Now you can rent a mom to make you chicken soup, or rent a pet for the day – year 6 electricity unit


The sharing economy has moved well beyond ride sharing and renting spare rooms. And that makes perfect sense to Parkson Yip Tak-yin, vice-president of strategic business development at US-listed Sharing Economy International, which launched BuddiGo this month.

“As an example, the buddy nearby your location has to go to work in [Hong Kong’s] Central [business district] and you give him HK$20 [US$2.50] to help you deliver something to, or buy something from, Central,” he explains. “The HK$20 can help subsidise his transport cost and save you the trouble of going to Central in person for the errand.”

He believes the public participation rate would be high, especially among retirees. “They have [not much] to do every day and they enjoy the HK$2 discounted travel fare for elderly citizens. They can make frequent trips, run errands for others, and earn money.”

Set up in Hong Kong in 2013, it rents out all sorts of products, from bicycles to popcorn machines, and offers services such as bridal make-up and venue decoration. Among ECrent’s more eccentric offerings are mums-for-hire for those single salary earners who yearn for home-made soup.

Not everyone buys into the concept of sharing, though, especially when it is sentient beings that are being shared. ECrent courted controversy in Hong Kong in 2016 when its pets-for-hire service allowed users to try keeping a pet before deciding whether to buy one. This raised the ire of animal welfare activists, who said such services distort the value of life.

A quick search for pets for hire on Xian Yu, a second-hand goods site launched by Taobao, the online retail platform of e-commerce conglomerate Alibaba yielded a couple of listings of pets available for rent as models. Pictures of furry cats holding lipsticks and bottles of perfumes dot Taobao itself. (Alibaba is the owner of the South China Morning Post.)

Beijinger Han Tong recently put up a listing on Xian Yu to rent out her British shorthair and American shorthair cats, and her two poodles, as models. She said renting them out for part-time modelling stints can help cover some of the expenses of keeping them.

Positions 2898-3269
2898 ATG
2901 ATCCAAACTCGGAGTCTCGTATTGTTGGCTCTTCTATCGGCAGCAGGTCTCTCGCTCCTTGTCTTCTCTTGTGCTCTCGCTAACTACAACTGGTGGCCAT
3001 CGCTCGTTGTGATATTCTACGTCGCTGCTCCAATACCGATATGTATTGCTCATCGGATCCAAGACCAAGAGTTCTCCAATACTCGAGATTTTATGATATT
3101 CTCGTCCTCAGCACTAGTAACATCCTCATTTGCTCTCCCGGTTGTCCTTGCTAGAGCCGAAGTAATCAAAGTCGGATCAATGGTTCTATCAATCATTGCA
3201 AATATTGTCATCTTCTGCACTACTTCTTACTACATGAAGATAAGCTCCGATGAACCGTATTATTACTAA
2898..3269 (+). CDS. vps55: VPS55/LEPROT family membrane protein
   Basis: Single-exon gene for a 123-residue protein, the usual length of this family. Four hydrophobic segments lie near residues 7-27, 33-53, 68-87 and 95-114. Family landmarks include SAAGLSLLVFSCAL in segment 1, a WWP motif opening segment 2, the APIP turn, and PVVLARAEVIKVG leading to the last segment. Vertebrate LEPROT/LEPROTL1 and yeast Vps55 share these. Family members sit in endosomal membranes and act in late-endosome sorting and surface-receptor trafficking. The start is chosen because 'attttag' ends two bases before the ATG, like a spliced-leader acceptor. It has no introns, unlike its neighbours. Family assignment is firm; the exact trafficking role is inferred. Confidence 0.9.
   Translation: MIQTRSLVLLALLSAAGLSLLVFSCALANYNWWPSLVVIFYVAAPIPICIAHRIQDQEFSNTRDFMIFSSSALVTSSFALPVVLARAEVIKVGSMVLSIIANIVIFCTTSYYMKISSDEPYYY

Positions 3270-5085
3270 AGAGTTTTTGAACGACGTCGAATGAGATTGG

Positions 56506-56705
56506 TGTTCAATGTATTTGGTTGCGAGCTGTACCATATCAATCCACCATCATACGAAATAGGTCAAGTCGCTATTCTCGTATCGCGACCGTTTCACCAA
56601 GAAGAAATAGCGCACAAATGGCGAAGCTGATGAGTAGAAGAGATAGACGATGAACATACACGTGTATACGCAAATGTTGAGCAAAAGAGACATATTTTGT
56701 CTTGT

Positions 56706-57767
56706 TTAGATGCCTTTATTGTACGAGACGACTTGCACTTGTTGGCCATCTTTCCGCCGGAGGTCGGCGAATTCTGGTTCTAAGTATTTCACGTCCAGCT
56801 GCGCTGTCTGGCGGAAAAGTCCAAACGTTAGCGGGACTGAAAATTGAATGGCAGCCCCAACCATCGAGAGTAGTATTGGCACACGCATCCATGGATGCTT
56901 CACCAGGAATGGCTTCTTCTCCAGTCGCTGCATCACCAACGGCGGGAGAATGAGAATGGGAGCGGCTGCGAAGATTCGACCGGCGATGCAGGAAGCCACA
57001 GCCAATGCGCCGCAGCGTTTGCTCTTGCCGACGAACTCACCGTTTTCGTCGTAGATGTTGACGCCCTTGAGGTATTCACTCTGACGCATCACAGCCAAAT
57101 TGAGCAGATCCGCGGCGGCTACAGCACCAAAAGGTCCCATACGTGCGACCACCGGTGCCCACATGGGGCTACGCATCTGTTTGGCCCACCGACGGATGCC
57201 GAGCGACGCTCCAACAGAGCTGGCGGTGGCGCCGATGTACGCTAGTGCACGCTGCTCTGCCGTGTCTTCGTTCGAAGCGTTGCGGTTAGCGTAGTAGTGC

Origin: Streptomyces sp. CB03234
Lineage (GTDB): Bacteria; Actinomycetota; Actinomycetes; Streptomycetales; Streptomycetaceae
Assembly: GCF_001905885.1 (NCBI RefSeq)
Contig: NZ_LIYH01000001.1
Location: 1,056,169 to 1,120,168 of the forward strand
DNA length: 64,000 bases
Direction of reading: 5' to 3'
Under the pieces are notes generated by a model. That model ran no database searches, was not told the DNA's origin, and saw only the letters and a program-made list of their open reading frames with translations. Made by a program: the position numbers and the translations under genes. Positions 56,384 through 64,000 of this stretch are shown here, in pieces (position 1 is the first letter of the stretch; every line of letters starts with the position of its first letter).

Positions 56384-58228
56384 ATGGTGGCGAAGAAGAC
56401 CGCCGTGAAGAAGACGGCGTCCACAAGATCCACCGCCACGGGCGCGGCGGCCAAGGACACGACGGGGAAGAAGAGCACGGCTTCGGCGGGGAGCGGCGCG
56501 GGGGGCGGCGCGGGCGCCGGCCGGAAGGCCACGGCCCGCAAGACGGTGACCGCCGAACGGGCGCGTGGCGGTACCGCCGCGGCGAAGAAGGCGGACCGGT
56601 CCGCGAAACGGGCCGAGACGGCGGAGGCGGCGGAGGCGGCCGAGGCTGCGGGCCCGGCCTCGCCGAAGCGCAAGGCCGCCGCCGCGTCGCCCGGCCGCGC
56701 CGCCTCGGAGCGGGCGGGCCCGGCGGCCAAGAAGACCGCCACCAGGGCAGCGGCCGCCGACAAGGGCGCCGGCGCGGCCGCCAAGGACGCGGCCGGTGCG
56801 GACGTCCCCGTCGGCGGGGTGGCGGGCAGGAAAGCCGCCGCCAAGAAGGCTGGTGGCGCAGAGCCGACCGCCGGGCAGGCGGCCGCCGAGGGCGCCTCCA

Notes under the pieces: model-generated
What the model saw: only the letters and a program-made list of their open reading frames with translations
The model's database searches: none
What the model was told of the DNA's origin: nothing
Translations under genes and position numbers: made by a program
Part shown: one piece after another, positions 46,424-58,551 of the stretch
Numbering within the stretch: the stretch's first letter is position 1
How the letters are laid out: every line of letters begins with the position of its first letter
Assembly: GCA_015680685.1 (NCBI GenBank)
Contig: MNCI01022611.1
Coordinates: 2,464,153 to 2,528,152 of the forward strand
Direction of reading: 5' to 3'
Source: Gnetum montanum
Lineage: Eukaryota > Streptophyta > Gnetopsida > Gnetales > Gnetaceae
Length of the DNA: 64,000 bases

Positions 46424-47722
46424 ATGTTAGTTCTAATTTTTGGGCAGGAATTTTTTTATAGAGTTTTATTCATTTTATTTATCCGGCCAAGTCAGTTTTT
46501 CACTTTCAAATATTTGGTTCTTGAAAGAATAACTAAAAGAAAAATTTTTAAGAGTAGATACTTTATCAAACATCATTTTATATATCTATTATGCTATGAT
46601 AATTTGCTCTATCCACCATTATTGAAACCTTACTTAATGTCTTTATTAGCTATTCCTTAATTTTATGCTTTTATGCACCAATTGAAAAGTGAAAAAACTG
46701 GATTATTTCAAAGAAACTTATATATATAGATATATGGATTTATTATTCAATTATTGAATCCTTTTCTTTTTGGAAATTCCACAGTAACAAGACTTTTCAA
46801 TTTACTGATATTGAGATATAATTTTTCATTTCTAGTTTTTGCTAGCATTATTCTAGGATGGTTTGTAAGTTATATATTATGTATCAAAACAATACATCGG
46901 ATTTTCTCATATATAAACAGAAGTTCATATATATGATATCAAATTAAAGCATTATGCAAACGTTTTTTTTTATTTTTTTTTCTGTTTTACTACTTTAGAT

While pet rentals may raise eyebrows in the animal welfare community, proponents of the practice argue that the concept is just the same as the long-standing practice of household pets serving as therapy animals in the children’s wards of hospitals and at old people’s homes.

In Japan, “rental family service” is so popular that it has practically become an industry. A recent New Yorker report on the phenomenon featured a widower who rented two women to act as substitutes for his deceased wife and estranged daughter to give him some comfort for a while.

On the listings menu at Family Romance, one of the agencies in Japan that offers “replacement relatives”, slim-looking mothers and wives are available for hire (as overweight women are often considered an embarrassment in Japanese social circles).

In China, single men and women have used online partner rental services in recent years to hire fake spouses in order to stop their parents nagging them about settling down and starting a family. However, Yip says Hong Kong is more conservative than China and not ready to embrace the concept of “hiring” a boyfriend or girlfriend.

He also says that being able to rent a substitute mother or father can help heal the mental scars of those who come from a broken home. “There are unfortunate children who don’t have parents. They never experience the feeling of having a complete family,” he says.